A few weeks ago, Cleantech Solutions (NASDAQ:CLNT) released some impressive earnings and the stock has run-up from the pre-earnings levels of $2.70 to a high of nearly $5 before settling near $4, as of last Friday's close (November 23). Whenever you have such a big run, there is always a question, "Did I miss the ride or can it go even further." In my opinion, it is still very much undervalued and can go significantly higher.
China-based, Cleantech Solutions is a leading manufacturer of metal components and assemblies, primarily used in the wind power, solar, and other clean technology industries. In the third-quarter press release, Jianhua Wu, Chairman and Chief Executive Officer of Cleantech, said, "Against a weak macro-economic background, we are very pleased to have achieved 48.5% growth in revenues and 107.5% growth in net income during the third quarter of 2012. Our performance was driven by a sharp improvement in demand for our next generation of dyeing machines as well as solid growth in forged products for non-wind applications."
Gross profit for the third-quarter of 2012 increased 64.2% to $4.3 million, versus $2.6 million for the same period in 2011. Gross margin increased to 24.9% during the quarter, up from 22.5%. Net income for Q3 2012 was $2.4 million, or $0.88 diluted earnings per share, compared to $1.1 million, or $0.46 diluted earnings per share, year-over-year.
Fundamentally, many Chinese listed stocks trade with crazy low metrics. In this example, CLNT trailing twelve-month P/E is 2.21, despite 107.5% net income growth. Cleantech is priced at just 14 cents for every dollar per share in revenue and 90% below its book value of $28.66. What is most interesting here is that Cleantech already confirmed in their earnings release that they have already booked 2 additional purchase orders, which are going to be included in the next quarterly report:
On October 10, 2012 the Company announced that it has received new and follow-on purchase orders to supply 23 units of airflow dyeing machines and related components to domestic customers, for an aggregate amount of $2.2 million.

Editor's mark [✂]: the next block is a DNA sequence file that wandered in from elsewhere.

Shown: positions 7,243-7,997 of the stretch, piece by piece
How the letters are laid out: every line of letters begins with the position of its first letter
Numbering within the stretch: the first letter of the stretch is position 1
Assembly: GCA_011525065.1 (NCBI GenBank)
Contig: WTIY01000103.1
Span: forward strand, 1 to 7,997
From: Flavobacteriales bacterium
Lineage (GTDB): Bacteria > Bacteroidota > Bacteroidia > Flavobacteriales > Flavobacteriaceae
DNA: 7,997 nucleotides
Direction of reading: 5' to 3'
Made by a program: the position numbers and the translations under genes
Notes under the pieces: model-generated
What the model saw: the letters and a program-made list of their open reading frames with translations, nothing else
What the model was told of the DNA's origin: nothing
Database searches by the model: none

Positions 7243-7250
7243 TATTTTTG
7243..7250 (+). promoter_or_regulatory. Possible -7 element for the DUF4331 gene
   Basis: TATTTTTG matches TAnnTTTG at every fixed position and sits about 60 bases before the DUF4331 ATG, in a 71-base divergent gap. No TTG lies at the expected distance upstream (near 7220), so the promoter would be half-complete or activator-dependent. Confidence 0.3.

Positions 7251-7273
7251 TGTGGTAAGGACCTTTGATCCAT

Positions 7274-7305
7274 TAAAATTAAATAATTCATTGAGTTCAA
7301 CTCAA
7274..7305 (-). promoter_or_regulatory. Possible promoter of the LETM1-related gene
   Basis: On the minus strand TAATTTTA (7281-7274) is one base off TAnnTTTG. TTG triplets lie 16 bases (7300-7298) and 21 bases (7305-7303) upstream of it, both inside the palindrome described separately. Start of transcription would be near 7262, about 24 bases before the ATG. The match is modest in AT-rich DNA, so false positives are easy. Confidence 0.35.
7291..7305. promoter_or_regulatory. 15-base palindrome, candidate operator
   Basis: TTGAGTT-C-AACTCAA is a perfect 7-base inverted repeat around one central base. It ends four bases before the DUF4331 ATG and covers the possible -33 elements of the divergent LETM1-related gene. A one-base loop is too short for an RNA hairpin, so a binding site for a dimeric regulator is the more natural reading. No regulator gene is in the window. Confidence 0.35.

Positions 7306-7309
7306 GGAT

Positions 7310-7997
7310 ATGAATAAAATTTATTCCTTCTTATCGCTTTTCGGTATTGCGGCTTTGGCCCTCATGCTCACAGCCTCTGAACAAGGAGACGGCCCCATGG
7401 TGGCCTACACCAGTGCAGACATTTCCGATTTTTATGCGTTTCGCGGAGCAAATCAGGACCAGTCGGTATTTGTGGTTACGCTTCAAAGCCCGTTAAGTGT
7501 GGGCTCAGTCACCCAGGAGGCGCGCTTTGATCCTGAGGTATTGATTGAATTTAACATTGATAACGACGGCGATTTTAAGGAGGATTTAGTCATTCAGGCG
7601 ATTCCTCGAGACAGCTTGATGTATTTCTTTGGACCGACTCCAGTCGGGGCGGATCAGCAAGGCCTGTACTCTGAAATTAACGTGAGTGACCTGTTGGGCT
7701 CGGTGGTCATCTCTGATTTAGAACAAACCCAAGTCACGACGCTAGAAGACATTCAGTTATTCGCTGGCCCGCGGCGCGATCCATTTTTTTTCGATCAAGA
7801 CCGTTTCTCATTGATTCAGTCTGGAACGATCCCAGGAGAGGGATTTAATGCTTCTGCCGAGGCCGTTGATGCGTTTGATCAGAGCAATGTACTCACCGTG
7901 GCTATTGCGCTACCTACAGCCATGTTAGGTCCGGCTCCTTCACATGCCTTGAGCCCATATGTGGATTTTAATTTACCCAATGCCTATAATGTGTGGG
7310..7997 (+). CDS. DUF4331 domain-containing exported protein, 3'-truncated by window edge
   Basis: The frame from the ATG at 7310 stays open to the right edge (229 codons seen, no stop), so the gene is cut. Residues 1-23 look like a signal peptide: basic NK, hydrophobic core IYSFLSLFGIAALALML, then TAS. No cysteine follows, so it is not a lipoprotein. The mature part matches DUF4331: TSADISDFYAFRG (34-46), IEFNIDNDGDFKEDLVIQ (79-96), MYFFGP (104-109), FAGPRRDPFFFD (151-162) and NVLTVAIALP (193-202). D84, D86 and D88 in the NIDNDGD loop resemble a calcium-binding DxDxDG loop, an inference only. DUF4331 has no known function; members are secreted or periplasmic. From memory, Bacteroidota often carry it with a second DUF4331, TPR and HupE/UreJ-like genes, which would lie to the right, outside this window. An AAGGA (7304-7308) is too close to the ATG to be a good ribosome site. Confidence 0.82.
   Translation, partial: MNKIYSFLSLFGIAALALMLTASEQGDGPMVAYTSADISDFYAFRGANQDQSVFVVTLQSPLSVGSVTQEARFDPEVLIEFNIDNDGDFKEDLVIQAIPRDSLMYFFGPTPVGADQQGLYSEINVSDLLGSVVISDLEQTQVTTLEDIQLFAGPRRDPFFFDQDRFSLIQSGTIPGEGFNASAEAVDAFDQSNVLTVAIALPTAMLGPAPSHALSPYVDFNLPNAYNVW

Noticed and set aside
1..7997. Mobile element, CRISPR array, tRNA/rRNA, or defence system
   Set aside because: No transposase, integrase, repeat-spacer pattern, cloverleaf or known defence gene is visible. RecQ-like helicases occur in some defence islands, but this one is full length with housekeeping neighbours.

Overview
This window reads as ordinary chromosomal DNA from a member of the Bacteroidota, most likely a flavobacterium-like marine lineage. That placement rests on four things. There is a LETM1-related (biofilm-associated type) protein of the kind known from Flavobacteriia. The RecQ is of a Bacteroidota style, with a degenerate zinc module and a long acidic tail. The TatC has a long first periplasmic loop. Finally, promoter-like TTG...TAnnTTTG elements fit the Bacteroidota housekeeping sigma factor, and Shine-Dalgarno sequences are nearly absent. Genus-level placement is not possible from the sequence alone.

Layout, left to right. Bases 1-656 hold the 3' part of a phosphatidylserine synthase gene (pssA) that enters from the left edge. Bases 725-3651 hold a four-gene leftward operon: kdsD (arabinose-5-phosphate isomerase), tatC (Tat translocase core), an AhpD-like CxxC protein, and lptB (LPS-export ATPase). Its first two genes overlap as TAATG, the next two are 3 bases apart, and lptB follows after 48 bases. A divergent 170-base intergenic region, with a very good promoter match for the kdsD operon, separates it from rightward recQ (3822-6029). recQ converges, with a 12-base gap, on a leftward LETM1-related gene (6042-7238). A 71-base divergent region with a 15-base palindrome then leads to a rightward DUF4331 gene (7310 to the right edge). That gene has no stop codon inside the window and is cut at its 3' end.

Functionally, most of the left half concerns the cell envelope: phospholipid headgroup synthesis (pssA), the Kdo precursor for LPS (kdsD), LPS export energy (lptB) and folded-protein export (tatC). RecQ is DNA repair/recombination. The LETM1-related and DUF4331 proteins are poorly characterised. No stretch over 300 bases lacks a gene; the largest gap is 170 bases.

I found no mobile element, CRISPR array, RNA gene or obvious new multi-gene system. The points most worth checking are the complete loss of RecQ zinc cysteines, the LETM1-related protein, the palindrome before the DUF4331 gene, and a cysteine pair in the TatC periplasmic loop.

On October 31, 2012 the Company announced that it has received a new purchase order to supply 63 units of airflow dyeing machines and related components to a domestic customer for a purchase price of $1.7 million.
Looking over the last 10-Q filed (on November 13, 2012), everything looks normal. As far as one can see, the company is not being sued by anyone and is completely up-to-date on all its financial filings. Best of all, CLNT trades on the Nasdaq CM market, which has higher level of monitoring, as compared to OTC:BB or American Stock Exchange microfloats.
Charts are also showing positive data. If you look at the weekly chart, it is showing positive movement on large volume. The stock is no longer overbought and there is no resistance until $6.40 and then $8.80.
The P&F chart has a near-term target of $6.50 showing.
You can also go here for a free full technical analysis.
Investing in micro-cap stocks is always risky. But where there is risk, there is a chance for greater reward. What we have here is a company that looks to be making a positive move up, which is being based on factual (documented) earnings and growth. Will this be sustained? It sure looks like it, but we will need to follow the next few earning reports to see how well they continue to deliver. As long as margin's are going up, that will always be a good sign.
To paraphrase someone who already mentioned this elsewhere, "When companies like Cleantech Solutions are valued on par with their U.S. counterparts, the stock would be trading at US$ 25-30 easily. But again, we are dealing with a Chinese company (which has never previously committed any fraud) and hence you get the huge discount."
In my opinion, the "discount" is still too "large", even with the stock trading around $4. I strongly feel that CLNT should be trading right now in the $6-$8 range, and if the next quarter report is anywhere close to the last one, $10-$12 should be on the way.
Disclosure: I am long CLNT. Prior to writing this article, I was long CLNT via common stock. I wrote this article myself, and it expresses my own opinions. I am not receiving compensation for it. I have no business relationship with any company whose stock is mentioned in this article.